Over half of the proposed reductions are expected to come from efforts already underway to stem deforestation in the Amazon, which accounts for about two-thirds of Brazil’s total emissions. Yet it is unclear how much of the recent drop in deforestation is due to policy changes, such as the recent crack-down on illegal logging and enhanced enforcement of land licensing, versus the economic crisis, which has reduced global demand for the beef and soy production that has traditionally driven deforestation.

Another point of contention regarding the design of the target was the calculation of BAU emissions. The government has not released its methodology for the projections, and there is debate as to what economic growth rate should have been assumed in the calculations. Using a higher growth rate would result in higher estimates of BAU emissions, and an inflated BAU would make Brazil’s percent reduction target relatively easier to achieve. The Ministry of Environment had initially put forward an estimate based on a 4% economic growth rate, and the administration, in turn, suggested using 5% or 6%, which some environmentalists consider unrealistically high.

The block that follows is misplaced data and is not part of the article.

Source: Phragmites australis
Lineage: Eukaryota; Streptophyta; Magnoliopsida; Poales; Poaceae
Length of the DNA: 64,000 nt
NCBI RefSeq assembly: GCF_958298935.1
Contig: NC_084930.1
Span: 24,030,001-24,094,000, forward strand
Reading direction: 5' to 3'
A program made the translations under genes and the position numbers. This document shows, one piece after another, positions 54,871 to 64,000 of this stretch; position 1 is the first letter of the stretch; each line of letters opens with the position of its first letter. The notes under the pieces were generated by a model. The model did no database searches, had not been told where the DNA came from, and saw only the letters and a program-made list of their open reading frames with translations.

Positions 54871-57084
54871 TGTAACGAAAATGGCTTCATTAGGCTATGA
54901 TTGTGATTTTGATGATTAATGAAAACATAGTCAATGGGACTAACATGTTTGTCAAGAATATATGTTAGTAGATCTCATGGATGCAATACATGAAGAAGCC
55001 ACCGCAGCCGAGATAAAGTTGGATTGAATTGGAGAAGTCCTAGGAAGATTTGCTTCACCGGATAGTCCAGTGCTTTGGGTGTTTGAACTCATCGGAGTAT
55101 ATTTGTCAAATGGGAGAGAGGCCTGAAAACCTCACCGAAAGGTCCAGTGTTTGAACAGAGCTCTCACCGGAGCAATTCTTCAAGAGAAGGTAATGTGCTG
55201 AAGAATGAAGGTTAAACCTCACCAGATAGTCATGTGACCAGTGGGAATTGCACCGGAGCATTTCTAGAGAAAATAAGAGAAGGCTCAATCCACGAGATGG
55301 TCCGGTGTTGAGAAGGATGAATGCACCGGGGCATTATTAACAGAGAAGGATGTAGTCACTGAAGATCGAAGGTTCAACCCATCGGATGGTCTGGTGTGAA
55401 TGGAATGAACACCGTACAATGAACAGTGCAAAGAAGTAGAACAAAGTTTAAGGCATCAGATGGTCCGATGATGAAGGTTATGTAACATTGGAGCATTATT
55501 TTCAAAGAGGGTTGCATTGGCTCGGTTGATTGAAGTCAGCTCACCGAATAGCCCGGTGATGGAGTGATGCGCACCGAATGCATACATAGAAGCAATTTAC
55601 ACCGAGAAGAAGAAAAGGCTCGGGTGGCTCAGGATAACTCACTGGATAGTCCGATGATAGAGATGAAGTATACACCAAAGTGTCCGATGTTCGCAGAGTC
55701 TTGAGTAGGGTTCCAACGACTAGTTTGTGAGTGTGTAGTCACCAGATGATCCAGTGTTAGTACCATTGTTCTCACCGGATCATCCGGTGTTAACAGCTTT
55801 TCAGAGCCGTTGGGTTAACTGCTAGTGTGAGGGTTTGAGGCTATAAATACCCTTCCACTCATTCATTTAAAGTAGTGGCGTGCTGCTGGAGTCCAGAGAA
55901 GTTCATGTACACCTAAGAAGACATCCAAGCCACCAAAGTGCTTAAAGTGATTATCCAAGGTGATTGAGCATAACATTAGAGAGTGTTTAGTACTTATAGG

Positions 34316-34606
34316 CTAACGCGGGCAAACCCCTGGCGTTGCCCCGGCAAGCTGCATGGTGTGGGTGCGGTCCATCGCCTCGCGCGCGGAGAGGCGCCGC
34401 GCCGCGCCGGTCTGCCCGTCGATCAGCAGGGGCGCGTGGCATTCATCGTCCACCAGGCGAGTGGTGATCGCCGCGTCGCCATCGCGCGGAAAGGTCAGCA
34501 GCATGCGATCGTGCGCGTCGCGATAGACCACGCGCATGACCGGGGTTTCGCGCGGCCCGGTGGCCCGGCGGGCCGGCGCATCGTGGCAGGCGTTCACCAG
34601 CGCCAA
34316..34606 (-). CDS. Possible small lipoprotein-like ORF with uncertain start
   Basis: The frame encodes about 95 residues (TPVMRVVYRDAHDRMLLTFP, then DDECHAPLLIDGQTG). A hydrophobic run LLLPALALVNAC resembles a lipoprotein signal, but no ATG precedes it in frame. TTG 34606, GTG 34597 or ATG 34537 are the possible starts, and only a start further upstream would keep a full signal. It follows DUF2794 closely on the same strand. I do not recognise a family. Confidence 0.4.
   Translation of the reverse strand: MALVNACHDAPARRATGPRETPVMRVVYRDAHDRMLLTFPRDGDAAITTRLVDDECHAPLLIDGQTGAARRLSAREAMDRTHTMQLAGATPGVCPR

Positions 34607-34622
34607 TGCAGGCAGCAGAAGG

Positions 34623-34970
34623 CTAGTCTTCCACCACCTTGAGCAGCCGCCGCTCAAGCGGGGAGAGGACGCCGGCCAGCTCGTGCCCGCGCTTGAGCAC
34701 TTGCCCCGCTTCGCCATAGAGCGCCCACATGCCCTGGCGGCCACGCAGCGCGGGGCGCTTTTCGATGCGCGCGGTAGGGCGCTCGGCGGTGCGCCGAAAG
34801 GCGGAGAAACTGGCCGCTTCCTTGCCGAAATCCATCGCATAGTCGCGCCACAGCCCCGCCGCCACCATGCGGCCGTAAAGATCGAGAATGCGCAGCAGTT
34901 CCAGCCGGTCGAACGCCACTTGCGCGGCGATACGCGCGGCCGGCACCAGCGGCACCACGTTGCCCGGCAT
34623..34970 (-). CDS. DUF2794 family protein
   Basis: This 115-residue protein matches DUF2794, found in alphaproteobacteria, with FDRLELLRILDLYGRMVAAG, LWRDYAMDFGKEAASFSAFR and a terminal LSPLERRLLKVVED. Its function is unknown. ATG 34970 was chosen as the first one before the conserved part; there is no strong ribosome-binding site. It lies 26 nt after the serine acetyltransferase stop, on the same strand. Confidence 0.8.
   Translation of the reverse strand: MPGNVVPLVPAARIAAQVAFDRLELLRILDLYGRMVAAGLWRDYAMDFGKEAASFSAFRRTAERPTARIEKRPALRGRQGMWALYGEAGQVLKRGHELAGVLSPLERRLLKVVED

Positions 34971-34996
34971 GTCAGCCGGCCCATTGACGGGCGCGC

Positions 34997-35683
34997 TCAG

Reaction from Environmental Groups

Nonetheless, the reaction from Brazilian environmental groups has been mostly positive, with some reservations. According to João Talocchi of Greenpeace, "Two years ago, if you said the word 'target,' [the government] wanted to revoke your passport and deport you. This is a change that could help in the Copenhagen negotiations." But environmentalists are also criticizing the lack of transparency in the process of developing the target, and demanding that the government release its calculations, update the national inventory, enshrine in national policy the steps that will be taken to implement the goal, and include the target in the Copenhagen agreement, presumably because this may lead to international monitoring and verification of the results.

Developing Countries Take Action